Many campers have carpentry, electrical, plumbing and roofing skills. They’ve been hired for off jobs such as cleaning roofs and repairing gutters, Burns said.

“We have very capable people here, and they pay them fair wages,” Burns said. “... It’s great when you’ve gone a while and you’re stagnant, nothing’s happening, you’re getting frustrated, job interviews aren’t working out, and suddenly somebody calls and you get to go out and do a couple days’ work, and the people appreciate it, and you walk back with real money in your pocket. It can be a huge help in rebuilding people’s self-esteem — not to mention financially.”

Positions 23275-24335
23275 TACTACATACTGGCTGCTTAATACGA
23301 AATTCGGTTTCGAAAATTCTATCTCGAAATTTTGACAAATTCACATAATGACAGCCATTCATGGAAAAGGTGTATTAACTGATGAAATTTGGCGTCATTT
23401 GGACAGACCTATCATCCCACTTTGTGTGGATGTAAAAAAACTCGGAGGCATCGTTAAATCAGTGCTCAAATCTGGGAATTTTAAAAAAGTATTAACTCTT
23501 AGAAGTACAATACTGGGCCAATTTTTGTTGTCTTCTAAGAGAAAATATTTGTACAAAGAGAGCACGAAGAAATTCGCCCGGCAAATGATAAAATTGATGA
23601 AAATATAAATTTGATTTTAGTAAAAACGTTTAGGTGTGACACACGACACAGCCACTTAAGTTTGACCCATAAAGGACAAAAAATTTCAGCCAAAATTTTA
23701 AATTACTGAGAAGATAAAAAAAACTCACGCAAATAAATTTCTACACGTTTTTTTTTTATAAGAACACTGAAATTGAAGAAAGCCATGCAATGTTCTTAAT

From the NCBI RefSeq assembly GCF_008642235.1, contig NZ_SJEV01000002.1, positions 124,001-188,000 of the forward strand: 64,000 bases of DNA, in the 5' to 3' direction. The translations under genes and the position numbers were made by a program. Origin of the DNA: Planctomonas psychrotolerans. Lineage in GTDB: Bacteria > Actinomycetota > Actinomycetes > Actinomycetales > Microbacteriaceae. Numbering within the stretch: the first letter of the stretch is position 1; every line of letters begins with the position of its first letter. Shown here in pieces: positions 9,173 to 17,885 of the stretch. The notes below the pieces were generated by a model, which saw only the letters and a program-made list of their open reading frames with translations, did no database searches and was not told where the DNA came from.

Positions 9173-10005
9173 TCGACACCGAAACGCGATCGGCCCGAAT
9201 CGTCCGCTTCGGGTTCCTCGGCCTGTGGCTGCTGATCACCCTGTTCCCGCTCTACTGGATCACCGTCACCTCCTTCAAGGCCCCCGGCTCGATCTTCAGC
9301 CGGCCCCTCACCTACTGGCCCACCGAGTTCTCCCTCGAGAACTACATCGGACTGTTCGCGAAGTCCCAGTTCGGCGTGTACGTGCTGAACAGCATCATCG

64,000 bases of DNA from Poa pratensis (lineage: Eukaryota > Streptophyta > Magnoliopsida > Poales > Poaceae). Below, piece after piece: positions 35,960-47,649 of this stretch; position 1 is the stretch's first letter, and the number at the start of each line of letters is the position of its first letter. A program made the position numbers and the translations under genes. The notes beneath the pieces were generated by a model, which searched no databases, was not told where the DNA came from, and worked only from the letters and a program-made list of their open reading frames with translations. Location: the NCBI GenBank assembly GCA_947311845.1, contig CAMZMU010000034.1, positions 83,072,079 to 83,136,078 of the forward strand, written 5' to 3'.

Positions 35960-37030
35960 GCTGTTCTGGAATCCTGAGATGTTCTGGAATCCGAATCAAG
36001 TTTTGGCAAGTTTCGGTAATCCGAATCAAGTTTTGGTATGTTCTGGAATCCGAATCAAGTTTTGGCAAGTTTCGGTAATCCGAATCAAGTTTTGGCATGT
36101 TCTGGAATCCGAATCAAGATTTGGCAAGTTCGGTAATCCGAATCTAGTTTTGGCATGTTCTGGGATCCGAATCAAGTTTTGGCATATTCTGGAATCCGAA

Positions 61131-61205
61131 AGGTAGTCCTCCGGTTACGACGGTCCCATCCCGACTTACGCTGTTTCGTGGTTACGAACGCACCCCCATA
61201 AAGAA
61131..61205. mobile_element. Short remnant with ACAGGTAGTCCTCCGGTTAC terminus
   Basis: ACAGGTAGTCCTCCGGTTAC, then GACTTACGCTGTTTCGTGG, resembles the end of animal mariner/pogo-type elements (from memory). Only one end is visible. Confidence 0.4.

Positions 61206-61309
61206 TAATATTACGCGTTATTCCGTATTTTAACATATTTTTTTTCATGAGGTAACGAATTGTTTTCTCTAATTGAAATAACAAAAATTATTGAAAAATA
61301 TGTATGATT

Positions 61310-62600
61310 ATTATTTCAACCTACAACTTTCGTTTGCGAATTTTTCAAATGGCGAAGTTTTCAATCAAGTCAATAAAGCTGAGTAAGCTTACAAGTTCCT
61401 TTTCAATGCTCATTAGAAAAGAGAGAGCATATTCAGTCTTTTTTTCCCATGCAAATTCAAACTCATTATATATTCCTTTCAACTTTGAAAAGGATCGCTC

Although the campers are willing to give back to the community, not everyone is happy with their presence. Shelly Foltz, who works in the bakery of the Cottage Lake Safeway near the church, said “theft at Safeway has gone up exponentially” because people, who she believes come from the camp, are stealing and “eating their way through the store.”

Steven Gonzalez, assistant manager at Safeway, confirmed the store has seen an increase in thefts, but declined to confirm how much has been stolen or what the store is doing to stop it.
“We’re having more of a keen eye,” he said. “Our awareness is heightened.”

Foltz said she wants to help the people who are stealing, but she’s not sure how.

“My hope would be that everybody would be taken care of, but that’s not the case. It’s sad,” she said.